Anne Freels / Anne Freels and WingshuckI fell in love with corn shuck dolls in 1975, when I learned how to make one in an Appalachian...
Mary H. Nichols
Media: Fiber"Knitting and spinning are magical activities for me." I'm a fiber artist who has been knitting since childhood. I learned to spin about twelve years ago and I now spin and dye fine yarns and knit them into lace shawls and scarves. I use various fibers (wool, silk, alpaca, cotton, cashmere, the list goes on) and dyeing techniques to enhance the delicate lace patterns. I often knit with glass beads, incorporating them into my scarves and shawls. I also have a line of knitted toys. Along with being a member of the Southern Highland Craft Guild, I'm also an active member of the Western North Carolina Fibers/Handweavers Guild. I participant in the East of Asheville Studio Tour (E.A.S.T.) and I'm a regular demonstrator on my great wheel and various other spinning wheels.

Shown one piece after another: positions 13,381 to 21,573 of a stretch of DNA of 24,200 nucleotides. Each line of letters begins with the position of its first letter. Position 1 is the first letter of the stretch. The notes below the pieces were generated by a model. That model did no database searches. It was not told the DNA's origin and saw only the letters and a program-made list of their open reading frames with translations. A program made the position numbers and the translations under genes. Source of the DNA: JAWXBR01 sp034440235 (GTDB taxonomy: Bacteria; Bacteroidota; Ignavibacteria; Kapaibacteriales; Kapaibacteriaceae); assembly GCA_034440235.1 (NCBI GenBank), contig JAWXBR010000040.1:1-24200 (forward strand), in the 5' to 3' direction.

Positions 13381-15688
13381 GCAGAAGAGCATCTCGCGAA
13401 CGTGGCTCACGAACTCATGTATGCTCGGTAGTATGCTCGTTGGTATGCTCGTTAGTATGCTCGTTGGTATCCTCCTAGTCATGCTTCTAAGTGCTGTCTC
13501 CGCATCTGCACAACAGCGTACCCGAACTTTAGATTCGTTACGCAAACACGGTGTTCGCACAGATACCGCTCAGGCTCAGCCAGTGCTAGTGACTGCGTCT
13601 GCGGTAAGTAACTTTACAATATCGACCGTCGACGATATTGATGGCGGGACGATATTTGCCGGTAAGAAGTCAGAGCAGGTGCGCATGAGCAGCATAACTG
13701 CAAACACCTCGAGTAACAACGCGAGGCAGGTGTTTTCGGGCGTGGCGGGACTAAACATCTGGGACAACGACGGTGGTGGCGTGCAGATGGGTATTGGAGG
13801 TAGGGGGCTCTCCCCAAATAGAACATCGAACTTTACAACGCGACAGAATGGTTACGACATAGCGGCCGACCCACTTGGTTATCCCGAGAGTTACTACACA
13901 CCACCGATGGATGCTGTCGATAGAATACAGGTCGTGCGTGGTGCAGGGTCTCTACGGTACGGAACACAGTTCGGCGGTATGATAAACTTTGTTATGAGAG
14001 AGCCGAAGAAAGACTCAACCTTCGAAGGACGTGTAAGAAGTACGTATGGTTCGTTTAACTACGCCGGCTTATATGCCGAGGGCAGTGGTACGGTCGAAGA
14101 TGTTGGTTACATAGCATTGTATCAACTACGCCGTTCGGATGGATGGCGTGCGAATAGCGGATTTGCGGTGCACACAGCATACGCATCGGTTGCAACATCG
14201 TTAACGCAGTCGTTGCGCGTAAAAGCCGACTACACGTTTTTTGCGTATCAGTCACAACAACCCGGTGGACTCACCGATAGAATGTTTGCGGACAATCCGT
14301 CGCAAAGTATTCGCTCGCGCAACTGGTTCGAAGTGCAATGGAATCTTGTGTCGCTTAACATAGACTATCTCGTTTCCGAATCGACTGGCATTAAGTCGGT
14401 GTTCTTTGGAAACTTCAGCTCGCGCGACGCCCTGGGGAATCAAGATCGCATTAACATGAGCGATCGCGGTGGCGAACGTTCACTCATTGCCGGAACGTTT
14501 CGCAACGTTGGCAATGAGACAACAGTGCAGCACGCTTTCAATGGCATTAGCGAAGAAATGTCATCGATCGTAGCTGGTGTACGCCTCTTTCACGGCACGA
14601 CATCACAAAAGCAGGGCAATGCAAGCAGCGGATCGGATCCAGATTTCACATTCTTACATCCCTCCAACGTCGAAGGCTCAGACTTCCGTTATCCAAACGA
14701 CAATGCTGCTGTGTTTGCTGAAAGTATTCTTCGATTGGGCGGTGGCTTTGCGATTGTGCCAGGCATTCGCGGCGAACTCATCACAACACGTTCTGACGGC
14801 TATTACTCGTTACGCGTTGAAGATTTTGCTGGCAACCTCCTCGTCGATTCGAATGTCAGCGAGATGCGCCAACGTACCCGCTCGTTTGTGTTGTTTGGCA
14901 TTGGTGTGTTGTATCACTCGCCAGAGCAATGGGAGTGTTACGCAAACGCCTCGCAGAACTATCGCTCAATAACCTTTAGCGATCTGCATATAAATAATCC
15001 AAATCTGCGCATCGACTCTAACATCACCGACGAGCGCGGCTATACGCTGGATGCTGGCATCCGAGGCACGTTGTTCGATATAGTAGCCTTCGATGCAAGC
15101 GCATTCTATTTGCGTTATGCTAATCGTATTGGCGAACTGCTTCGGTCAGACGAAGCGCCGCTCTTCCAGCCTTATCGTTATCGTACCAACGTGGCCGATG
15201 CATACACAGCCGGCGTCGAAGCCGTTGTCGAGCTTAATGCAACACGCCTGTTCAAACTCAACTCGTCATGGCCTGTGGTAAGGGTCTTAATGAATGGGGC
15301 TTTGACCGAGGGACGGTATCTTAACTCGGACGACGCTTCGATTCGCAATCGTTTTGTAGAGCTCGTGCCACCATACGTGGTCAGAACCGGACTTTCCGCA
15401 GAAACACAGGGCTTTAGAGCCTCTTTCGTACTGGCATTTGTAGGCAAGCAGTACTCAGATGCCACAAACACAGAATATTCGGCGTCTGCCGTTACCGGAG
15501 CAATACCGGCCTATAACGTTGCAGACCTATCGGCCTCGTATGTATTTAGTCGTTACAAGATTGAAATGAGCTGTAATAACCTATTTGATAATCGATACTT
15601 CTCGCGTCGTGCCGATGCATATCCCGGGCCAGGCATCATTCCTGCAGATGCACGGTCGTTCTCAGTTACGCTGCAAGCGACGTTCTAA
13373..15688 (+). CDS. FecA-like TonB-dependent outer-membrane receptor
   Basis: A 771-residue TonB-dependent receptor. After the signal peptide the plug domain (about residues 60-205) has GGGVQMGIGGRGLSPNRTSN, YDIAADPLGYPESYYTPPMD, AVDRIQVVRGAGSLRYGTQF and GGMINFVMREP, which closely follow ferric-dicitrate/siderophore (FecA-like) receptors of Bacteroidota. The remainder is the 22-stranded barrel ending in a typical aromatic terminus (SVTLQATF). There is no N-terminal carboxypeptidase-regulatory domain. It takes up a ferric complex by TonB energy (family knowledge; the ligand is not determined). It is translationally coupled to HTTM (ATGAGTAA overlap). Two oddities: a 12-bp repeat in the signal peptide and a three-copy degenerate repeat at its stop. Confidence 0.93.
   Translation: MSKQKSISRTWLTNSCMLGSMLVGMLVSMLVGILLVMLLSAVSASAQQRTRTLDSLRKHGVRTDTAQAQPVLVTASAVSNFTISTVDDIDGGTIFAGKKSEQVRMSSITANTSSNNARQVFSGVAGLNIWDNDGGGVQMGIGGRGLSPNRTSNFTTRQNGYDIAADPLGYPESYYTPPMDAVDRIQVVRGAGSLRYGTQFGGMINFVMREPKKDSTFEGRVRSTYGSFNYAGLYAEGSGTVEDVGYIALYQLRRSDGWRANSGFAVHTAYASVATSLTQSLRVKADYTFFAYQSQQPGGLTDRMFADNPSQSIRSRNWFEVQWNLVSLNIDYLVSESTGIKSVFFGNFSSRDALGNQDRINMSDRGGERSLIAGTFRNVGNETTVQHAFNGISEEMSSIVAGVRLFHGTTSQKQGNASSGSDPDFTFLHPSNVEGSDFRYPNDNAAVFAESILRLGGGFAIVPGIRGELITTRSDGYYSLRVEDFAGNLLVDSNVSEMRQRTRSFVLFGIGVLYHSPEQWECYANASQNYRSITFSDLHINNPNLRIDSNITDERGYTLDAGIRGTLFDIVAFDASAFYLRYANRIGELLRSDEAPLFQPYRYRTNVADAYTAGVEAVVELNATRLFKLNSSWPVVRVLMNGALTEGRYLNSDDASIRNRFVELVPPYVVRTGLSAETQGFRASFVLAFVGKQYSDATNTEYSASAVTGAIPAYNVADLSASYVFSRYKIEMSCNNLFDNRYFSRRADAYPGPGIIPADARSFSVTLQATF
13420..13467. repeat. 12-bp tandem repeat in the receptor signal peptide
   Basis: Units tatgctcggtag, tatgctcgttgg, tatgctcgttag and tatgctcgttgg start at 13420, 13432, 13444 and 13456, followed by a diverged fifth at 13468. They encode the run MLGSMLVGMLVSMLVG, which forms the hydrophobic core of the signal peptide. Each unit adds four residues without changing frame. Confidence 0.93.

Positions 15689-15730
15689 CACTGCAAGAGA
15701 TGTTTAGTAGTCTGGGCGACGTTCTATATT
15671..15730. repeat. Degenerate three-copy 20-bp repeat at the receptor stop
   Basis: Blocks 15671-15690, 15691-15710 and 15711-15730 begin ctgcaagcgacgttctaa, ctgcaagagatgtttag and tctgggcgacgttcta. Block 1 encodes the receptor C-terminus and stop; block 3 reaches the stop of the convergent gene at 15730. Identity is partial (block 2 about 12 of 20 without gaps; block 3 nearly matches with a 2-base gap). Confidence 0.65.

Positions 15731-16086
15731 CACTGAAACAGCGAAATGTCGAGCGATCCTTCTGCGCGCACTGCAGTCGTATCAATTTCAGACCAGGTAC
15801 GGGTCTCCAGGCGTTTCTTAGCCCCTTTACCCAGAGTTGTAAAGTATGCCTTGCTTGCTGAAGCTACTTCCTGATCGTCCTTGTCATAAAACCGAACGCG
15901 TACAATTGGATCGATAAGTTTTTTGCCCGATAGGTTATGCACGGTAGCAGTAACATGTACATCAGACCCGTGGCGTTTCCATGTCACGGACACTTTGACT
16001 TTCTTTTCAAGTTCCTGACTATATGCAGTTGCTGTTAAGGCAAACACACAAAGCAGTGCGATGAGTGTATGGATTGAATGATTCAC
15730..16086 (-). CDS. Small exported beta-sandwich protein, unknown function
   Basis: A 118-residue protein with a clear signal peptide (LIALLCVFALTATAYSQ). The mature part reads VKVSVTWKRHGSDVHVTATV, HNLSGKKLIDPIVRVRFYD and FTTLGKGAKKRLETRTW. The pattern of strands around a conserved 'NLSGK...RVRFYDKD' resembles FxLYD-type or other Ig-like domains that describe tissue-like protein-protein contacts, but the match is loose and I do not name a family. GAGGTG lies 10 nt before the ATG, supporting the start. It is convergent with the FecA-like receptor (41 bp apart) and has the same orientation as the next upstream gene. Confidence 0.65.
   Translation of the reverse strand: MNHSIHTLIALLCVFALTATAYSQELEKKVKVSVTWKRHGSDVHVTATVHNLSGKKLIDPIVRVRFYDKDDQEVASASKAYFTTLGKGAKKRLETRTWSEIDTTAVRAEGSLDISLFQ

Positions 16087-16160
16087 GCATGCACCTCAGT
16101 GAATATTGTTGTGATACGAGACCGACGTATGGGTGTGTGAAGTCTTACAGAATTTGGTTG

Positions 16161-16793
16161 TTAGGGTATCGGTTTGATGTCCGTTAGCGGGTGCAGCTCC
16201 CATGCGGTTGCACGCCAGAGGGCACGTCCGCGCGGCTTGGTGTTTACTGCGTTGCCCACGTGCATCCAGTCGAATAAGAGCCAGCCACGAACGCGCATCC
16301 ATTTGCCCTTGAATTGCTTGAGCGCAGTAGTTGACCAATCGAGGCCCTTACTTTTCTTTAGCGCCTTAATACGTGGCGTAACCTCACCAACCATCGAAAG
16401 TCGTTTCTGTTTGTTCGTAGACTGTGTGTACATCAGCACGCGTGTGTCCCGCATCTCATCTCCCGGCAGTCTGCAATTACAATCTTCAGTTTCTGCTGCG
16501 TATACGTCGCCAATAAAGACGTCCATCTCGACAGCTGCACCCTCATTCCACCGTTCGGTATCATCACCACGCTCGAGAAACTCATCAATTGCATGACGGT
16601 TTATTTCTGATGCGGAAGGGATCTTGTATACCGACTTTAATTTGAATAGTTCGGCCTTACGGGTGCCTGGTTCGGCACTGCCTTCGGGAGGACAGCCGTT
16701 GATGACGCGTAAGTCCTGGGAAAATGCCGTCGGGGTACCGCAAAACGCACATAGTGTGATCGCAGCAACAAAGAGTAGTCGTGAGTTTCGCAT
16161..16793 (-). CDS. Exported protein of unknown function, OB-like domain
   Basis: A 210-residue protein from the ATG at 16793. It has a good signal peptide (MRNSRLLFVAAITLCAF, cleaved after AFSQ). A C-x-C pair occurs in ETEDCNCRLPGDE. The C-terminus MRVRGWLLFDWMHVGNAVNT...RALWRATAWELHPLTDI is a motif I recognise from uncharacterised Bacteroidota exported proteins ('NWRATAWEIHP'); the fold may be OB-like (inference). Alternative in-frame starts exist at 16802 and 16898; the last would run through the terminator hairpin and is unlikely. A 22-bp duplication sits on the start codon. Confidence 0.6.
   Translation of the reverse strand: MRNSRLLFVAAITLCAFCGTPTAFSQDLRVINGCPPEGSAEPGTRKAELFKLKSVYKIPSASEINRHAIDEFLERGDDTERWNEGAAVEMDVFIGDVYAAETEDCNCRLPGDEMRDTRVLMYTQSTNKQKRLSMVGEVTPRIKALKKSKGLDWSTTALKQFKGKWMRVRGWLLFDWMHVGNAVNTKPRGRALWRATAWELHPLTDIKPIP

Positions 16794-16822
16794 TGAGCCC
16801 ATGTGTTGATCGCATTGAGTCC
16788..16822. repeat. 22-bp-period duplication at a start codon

My Artist Statement....... Knitting and spinning are magical activities for me. My love of knitting began as a child and I still find it to be an irresistible spiritual activity, a lifelong addiction. I am self taught and find my ability to transform yarn into a fabric with only two sticks and my hands to be endlessly fascinating. The art of lace knitting involves making holes in knitted fabric on purpose. I knit lace because I enjoy seeing the intricate patterns develop in my hands. To me these well placed holes make my knitting projects absorbing and intriguing; the more challenging the pattern the better. I knit lace shawls because they are the perfect medium for showing off my lace knitting. I recently began knitting glass beads into my shawls simply because I like the way they sparkle. I’ve always admired things that glitter. About 12 years ago a dear friend offered to teach me how to spin. At first I wasn’t interested and told her so. Then I thought I was being a bit foolish to not take advantage of her offer. What did I have to lose? I thought I would learn to spin, probably not like it, and then go back to knitting with commercial yarns. Wow! Acquiring this skill opened up a whole new world and opened my eyes to endless possibilities. Now I can invent my own yarn to use in my knitting. I can spin my yarn out of any fiber of my choosing; wool, silk, alpaca, cotton, cashmere, the list goes on. I can dye my yarns any color of the rainbow. I can spin my yarns to be thick or thin, smooth or textured. My spinning wheel is a magical tool. Spinning is a mystical process. I love the feel of well prepared fibers flowing through my fingers and being twisted into yarn. I find the whole process of preparing fibers for spinning to be an enjoyable experience. I can take a raw fleece which has just been shorn from a sheep, wash it, card it, dye it, spin it and finally knit it into a shawl. This process, from sheep to shawl, gives new meaning to the phrase, “made from scratch.” A few years ago I applied and was juried into the Southern Highland Craft Guild. I saw this as an opportunity to justify my passion for spinning and knitting. Now my life has been transformed by my membership in this organization and by my exposure to all the fascinating member craftspeople. I am a magician. I am a fiber artist.